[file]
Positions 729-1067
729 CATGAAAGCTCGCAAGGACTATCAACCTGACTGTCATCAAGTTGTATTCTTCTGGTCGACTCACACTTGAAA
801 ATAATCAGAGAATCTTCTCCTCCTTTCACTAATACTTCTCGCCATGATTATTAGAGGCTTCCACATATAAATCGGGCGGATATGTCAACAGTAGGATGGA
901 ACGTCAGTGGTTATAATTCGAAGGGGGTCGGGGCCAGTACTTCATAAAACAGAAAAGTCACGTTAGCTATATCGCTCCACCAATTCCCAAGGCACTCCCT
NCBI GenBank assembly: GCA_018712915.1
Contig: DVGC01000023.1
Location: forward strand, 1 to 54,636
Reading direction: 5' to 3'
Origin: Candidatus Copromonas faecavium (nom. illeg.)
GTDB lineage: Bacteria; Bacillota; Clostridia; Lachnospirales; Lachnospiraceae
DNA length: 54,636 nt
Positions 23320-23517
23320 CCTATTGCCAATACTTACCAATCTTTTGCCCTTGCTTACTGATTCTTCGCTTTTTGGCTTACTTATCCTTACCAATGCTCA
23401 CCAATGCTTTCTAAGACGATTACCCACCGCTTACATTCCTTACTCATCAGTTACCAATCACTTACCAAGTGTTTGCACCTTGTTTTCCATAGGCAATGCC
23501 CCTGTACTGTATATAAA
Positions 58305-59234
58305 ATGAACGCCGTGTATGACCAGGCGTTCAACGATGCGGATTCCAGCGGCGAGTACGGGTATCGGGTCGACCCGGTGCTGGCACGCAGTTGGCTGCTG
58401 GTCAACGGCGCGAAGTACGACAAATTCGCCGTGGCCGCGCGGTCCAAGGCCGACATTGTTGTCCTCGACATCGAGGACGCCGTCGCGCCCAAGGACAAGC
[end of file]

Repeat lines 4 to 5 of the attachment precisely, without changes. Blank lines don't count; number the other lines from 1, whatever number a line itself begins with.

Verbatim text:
901 ACGTCAGTGGTTATAATTCGAAGGGGGTCGGGGCCAGTACTTCATAAAACAGAAAAGTCACGTTAGCTATATCGCTCCACCAATTCCCAAGGCACTCCCT
NCBI GenBank assembly: GCA_018712915.1